Anyone who has ever listened to a timeshare presentation knows they love to go longer than the promised 1-2 hours, and our biggest concern was losing precious time in the water park.  But these guys had found a way to make us all happy.  Before the presentation officially began, our salesperson took us out to breakfast.  So while he did start the sales talk here and there during breakfast, we didn’t care since we were eating a delicious meal.  Afterwards he stayed within his time limit, and once his manager realized we weren’t buying, they couldn’t THROW us out of there fast enough.  We were happy to oblige, having enough food vouchers in our hands to buy our meals for the entire stay!

wd-23-happy-birthday-to-me

Happy Birthday to ME!

On our last morning we woke up early and drove as the sun rose, back to Chicago.  All in all it was a great way to spend my birthday week.  Chicago, one of my favorite cities – good.  Pizza and friends – always good.  Points and miles?  Extra good.  Indoor water park and free food for two days – super good.  And somehow, there was still more to come!  But the last part was built in for the love of my life.

Lava, Lava Everywhere!

Welcome to our adventure with red, hot lava.  We’ve got photos, we’ve got videos, we’ve got a story.  Stick with us through this post and we promise you won’t be disappointed!!


Stephanie: Ever since our first visit to the Big Island of Hawaii, it has been my goal to get us out to see flowing red lava up close. Just before we had left the Mainland, Elliott asked if the lava was accessible this time. Kilauea volcano has been erupting steadily since 1983, but often the flow is underground or inaccessible.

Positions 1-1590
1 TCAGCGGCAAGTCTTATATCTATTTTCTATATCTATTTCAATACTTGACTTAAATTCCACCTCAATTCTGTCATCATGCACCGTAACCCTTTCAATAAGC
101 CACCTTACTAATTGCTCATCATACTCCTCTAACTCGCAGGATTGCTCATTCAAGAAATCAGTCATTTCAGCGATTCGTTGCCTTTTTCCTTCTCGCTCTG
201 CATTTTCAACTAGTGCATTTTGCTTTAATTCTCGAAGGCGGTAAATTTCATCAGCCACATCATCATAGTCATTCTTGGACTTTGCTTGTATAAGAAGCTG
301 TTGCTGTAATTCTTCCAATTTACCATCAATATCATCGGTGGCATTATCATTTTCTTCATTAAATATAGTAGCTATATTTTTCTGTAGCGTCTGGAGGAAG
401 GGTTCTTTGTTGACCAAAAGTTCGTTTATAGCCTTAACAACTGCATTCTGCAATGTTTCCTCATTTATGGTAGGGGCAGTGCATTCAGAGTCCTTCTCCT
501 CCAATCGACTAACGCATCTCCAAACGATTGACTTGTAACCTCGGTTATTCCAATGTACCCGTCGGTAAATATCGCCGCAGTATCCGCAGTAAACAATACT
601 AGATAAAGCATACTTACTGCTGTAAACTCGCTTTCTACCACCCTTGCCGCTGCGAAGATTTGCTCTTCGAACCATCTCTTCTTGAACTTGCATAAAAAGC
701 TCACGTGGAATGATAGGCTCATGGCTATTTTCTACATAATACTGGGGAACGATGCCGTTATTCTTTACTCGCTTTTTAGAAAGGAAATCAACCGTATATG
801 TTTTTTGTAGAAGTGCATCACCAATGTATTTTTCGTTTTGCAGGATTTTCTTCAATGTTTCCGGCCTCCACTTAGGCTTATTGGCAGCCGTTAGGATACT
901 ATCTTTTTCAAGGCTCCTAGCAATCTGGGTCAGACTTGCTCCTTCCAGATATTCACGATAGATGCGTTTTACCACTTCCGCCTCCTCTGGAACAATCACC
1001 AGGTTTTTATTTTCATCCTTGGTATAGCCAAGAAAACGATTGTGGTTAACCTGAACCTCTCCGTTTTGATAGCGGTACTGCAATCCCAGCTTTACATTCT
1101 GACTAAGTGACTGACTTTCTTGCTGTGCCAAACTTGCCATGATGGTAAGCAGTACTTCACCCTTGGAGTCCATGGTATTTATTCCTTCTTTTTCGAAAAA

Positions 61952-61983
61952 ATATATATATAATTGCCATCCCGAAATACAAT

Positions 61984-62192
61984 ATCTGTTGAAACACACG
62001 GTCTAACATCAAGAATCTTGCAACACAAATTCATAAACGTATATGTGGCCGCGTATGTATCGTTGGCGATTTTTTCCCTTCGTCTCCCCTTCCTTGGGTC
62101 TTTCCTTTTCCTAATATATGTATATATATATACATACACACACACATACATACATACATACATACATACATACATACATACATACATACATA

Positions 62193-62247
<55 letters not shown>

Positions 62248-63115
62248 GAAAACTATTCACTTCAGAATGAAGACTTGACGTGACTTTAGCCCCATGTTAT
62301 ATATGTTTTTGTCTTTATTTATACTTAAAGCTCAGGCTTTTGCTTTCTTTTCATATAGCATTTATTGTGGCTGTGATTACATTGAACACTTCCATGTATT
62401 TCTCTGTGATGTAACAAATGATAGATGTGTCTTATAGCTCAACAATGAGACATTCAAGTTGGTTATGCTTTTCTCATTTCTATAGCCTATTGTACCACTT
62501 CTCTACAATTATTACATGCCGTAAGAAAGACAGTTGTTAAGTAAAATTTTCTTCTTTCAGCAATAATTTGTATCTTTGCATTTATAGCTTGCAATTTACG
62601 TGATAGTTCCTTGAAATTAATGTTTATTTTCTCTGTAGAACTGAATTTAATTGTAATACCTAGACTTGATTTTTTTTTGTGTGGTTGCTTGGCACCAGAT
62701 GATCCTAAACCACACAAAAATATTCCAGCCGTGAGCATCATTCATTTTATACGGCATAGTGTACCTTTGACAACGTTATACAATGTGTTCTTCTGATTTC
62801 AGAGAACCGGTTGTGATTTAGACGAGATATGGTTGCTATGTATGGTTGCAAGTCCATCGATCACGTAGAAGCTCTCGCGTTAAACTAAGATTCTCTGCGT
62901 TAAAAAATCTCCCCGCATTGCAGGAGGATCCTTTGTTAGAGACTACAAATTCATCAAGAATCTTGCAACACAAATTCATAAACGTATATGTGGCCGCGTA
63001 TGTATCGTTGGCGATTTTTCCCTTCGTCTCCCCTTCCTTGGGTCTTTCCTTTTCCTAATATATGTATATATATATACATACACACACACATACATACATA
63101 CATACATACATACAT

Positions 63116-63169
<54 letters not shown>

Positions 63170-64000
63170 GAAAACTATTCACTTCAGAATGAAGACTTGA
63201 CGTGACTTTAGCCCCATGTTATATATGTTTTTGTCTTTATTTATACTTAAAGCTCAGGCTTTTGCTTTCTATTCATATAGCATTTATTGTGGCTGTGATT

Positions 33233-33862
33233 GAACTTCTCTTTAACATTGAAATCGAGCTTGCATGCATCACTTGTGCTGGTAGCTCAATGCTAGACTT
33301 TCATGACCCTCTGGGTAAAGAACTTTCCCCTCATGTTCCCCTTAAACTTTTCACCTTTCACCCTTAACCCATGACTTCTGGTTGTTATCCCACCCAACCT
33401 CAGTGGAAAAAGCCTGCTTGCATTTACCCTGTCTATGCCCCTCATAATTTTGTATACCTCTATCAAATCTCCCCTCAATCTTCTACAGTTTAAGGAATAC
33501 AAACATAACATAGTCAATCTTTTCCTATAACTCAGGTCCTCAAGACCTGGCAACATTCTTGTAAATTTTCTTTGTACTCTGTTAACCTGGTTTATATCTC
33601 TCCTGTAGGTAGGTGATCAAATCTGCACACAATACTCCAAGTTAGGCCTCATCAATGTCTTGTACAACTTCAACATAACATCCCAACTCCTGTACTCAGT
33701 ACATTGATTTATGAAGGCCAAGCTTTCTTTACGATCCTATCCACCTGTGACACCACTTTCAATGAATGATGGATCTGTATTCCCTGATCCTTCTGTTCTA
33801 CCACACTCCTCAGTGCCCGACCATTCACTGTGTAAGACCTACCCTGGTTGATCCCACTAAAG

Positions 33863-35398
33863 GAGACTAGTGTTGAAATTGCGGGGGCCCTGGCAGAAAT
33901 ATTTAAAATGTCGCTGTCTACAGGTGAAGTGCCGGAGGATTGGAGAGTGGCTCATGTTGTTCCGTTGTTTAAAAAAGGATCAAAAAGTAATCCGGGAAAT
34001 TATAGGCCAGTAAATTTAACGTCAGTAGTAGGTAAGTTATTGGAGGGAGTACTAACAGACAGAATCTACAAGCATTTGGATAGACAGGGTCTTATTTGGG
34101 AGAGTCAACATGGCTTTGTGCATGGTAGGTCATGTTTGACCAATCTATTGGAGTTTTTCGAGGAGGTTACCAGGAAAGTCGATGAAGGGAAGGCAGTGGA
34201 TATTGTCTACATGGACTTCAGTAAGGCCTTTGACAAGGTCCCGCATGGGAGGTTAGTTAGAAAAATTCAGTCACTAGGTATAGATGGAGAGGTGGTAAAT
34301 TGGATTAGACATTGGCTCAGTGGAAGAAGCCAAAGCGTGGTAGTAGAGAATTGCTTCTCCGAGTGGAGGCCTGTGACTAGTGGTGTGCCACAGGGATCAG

Elliott: “Do we really need our hiking boots? Can’t we just do our hikes in Tevas? If we’ll only need our boots if we are hiking to red hot lava, can’t we just check and see the status of the eruption before we leave Philly?”

Stephanie: I informed him that even if the lava wasn’t accessible today, that didn’t mean it wouldn’t be accessible in three weeks when we arrived on the Big Island. Things change very quickly there.

Just a few days after we arrived on Maui, we heard another tourist mention hiking to the lava. I checked with him to make sure he meant active, flowing lava. We had arrived in Hawaii on July 23rd, and the flow had become accessible to hiking on July 26th. I was beside myself!

Elliott: “Good thing we brought those hiking boots!”

We were determined to go see it. Now that we were back on the Big Island, it looked like we were finally going to get our chance. But first, a little background information is in order.

The National Park Service does not try to stop people from hiking to the lava. Instead, they advise that you be in shape, bring tons of water and a flashlight, etc…. Much better than the standard American Way of saying “Oh, you might stub your toe, so a 15 square mile area is closed to the public.” We did have a run-in with a Fear-Of-God salesman on our first day, though. This guy works for our vacation club, and does a talk on the activities available on the island. Usually, we don’t bother with this sort of thing, preferring to figure it out on our own, but they offered free breakfast, so what the heck.